During the rapid economic growth in Japan, this gymnasium was completed only in 18 months.
The total amount of concrete used for the Yoyogi 1st Gymnasium alone was 30,000 ㎥.
Casting 30,000㎥ of concrete must require approximately 10,000 concrete mixer trucks. Considering their transportation time and traffic condition, on-site concrete plant was built exclusively for this construction. This building is full of extraordinary episodes.
Around this time, Tange was competing with an American architect E. Saarinen. Saarinen designed the famous hockey rink with a concrete suspension structure in Yale University in 1958. In my opinion, Tange’s Yoyogi National gymnasium can be classified as a different level for its scale and structure.
The technology used for the suspension structure, the profound appearance reminiscent of some ancient temple, and the majestic interior. They are all wonderful. And even the big air conditioning nozzles inside the building look cool.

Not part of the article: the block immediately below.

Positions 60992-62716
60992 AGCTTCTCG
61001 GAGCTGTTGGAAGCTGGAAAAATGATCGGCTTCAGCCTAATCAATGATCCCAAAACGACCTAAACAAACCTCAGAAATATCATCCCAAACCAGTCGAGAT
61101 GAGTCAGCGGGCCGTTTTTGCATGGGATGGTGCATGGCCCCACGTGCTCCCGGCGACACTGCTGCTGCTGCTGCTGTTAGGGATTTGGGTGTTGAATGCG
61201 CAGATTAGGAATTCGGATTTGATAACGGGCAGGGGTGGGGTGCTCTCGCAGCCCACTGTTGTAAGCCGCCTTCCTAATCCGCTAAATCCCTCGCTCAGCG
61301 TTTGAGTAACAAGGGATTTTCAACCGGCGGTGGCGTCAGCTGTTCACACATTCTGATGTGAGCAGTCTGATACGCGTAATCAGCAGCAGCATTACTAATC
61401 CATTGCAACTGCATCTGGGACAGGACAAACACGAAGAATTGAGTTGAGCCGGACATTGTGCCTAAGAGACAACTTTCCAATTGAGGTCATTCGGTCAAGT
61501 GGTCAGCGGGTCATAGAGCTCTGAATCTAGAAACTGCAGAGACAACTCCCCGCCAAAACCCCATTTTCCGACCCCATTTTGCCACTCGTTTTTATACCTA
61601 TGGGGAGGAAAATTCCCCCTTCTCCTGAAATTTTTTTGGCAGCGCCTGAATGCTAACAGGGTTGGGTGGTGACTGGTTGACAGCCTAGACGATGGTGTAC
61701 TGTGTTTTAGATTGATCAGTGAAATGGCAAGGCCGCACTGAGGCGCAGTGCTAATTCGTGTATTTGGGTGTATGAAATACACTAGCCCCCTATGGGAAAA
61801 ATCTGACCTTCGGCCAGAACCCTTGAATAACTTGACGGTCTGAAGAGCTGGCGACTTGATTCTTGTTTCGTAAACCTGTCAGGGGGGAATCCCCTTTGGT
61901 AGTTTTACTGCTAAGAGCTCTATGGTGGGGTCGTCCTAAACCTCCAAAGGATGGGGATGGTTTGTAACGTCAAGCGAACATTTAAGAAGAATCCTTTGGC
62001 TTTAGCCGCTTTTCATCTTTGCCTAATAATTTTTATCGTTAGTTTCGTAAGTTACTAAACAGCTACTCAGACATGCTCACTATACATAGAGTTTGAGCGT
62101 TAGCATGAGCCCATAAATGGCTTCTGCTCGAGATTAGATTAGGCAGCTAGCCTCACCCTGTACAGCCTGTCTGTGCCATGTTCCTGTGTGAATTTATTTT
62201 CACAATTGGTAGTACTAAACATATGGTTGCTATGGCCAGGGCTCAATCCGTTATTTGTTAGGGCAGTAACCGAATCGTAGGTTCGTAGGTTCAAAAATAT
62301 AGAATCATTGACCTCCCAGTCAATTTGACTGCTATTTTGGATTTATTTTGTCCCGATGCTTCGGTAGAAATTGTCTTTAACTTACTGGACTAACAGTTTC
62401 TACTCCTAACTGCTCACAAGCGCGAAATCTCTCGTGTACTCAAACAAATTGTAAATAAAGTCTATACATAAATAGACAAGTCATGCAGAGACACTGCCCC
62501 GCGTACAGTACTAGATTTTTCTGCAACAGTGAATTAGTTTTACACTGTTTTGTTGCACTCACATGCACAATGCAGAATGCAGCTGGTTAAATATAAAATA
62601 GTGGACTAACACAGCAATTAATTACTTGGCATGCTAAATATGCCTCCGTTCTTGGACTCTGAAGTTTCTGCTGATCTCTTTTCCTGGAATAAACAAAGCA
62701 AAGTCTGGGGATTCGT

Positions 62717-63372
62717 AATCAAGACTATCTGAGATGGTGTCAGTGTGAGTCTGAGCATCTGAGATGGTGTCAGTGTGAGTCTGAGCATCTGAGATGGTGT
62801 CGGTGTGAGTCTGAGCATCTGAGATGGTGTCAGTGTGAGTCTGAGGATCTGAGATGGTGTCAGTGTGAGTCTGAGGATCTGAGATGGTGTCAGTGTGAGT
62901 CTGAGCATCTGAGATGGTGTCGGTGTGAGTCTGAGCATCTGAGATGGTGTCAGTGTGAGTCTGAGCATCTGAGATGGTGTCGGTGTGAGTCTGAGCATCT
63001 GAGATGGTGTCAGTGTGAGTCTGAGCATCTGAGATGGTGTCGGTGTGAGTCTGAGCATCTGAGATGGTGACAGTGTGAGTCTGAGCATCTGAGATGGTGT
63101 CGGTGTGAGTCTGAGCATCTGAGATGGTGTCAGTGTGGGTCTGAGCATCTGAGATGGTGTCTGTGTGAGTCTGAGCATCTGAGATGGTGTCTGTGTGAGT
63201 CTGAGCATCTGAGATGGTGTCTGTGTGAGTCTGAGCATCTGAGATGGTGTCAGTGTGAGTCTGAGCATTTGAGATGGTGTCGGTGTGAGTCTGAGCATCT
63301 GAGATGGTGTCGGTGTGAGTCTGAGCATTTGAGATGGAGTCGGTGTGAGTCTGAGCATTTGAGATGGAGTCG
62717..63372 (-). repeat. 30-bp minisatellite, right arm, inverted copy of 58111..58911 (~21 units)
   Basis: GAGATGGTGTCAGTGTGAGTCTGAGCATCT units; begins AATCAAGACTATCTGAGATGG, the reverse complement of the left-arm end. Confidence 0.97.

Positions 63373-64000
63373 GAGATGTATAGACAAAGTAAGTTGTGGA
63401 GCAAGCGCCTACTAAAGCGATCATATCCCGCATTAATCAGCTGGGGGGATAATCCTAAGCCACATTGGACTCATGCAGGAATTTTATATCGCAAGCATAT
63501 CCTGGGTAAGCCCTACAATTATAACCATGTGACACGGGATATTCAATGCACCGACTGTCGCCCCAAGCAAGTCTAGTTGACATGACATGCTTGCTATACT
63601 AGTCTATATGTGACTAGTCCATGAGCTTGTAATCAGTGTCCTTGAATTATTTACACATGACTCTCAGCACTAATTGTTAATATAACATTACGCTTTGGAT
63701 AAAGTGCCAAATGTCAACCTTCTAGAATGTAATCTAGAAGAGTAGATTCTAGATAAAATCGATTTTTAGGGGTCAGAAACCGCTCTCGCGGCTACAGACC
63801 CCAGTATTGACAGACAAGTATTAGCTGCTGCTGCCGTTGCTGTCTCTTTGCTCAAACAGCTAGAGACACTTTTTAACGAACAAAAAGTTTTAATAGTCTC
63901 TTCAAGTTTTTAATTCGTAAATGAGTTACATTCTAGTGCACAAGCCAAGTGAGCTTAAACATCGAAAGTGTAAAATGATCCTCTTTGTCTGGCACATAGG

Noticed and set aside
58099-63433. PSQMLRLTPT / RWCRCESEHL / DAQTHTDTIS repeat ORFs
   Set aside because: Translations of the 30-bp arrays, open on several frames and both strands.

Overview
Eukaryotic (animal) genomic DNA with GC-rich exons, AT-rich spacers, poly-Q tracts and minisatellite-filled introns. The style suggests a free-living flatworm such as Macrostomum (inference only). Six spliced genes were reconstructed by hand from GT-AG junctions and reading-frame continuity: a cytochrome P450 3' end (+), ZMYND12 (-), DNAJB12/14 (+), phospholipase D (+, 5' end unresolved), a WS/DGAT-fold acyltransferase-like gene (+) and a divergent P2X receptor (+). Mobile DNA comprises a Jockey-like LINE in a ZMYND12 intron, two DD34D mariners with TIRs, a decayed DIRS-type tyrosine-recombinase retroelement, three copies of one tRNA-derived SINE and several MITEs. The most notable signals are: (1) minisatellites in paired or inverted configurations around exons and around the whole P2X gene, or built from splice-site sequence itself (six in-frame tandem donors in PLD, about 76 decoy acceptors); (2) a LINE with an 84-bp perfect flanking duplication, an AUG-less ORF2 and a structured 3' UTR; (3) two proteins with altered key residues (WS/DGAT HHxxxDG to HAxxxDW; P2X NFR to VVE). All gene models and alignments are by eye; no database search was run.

Following the Hiroshima Peace Center (Hiroshima Peace Memorial Museum) in 1955 and the Kagawa Prefectural Government building in 1958, Tange successfully responded to the demands of the time. It can be said that this building embodies the Showa era. He then proceeded to work on the Osaka World Expo in 1970.
Tange also completed a series of masterpieces in the same year, which is the Cathedral of St. Mary of Tokyo Cathedral. It uses HP (Hyperbolic paraboloidal) shell-structured concrete with an exposed concrete finish inside.
"Concrete" is the face of the city
Co-op Olympia: designed and constructed by Shimizu Corporation. Named after the 1964 Olympic games.
This is Japan’s first luxury apartment called “Oku-Shon,” which literally means a million-dollar apartment. There are studio-type units and apartment units for families.
The same constructor who designed and constructed Yoyogi 1st Gymnasium was in charge of this apartment.
Luxury apartments such as Co-op Olympia and Harajuku Central Apartment have been the face of Omotesando, attracting fashionistas as well as high earning people. Harajuku Central Apartment was dismantled and converted into a shopping facility and the apartment named “With Harajuku” in 2020, yet Co-op Olympia still remains as it used to be.
"Concrete" designed by a fighter
Omotesando Hills was designed by Tadao Ando known as “a fighting architect” from his former carrier as a boxer and his strict working style.